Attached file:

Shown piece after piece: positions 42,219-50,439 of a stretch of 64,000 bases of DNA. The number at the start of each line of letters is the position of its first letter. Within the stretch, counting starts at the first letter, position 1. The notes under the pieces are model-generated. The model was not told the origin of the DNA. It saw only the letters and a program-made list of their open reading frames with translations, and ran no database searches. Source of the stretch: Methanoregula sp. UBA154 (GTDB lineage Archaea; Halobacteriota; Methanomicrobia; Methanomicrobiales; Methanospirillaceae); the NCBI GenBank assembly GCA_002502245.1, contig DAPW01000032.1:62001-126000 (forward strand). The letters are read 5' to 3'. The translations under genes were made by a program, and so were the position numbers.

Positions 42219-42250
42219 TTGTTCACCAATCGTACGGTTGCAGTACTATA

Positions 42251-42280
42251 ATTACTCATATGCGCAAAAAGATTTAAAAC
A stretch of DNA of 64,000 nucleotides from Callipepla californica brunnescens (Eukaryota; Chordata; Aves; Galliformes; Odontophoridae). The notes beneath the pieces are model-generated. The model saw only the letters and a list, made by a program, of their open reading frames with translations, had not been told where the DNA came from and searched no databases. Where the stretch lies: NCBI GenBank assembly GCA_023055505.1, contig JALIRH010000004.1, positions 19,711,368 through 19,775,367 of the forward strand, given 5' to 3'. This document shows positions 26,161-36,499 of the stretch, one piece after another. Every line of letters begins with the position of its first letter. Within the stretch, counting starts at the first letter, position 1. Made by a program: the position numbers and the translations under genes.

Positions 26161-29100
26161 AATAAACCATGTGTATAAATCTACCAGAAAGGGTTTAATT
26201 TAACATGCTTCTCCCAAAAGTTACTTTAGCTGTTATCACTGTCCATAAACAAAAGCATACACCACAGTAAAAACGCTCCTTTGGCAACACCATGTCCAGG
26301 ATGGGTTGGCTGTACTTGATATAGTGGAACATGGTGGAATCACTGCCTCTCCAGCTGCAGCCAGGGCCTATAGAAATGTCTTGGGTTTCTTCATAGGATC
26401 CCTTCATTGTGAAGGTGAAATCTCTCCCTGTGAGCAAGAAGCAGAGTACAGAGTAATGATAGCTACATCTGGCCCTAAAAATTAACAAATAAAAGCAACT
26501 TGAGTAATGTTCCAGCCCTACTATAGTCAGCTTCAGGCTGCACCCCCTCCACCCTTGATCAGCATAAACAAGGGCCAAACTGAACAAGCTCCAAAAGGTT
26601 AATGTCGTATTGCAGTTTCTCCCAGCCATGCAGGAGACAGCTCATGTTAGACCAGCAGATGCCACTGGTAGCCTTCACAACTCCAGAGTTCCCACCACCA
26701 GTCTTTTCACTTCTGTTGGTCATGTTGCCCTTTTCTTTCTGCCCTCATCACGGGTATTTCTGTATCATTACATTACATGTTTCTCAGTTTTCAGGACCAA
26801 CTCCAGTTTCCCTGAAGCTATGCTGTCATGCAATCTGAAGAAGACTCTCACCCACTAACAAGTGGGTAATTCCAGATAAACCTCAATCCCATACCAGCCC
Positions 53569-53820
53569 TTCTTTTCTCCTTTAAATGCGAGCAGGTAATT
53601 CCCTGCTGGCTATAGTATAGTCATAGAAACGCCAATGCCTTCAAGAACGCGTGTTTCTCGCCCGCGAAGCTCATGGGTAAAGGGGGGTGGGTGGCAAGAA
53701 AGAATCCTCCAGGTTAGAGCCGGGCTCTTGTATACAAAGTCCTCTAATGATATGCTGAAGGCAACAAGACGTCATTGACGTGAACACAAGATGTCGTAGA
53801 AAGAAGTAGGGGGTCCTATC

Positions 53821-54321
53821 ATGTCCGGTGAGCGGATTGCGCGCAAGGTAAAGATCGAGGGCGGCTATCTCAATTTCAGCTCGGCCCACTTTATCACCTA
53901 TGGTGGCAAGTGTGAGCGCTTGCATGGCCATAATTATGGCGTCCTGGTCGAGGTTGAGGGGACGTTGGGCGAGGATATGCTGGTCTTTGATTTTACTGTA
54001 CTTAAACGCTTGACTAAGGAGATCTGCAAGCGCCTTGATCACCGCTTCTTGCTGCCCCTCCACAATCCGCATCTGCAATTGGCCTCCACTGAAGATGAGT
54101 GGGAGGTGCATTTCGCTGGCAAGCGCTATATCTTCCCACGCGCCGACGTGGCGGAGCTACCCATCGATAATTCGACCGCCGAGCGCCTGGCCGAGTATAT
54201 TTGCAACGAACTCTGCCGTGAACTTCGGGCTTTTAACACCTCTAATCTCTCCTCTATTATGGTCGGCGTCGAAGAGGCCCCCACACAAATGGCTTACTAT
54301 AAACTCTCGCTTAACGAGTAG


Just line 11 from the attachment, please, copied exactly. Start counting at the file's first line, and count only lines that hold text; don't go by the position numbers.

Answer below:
26401 CCTTCATTGTGAAGGTGAAATCTCTCCCTGTGAGCAAGAAGCAGAGTACAGAGTAATGATAGCTACATCTGGCCCTAAAAATTAACAAATAAAAGCAACT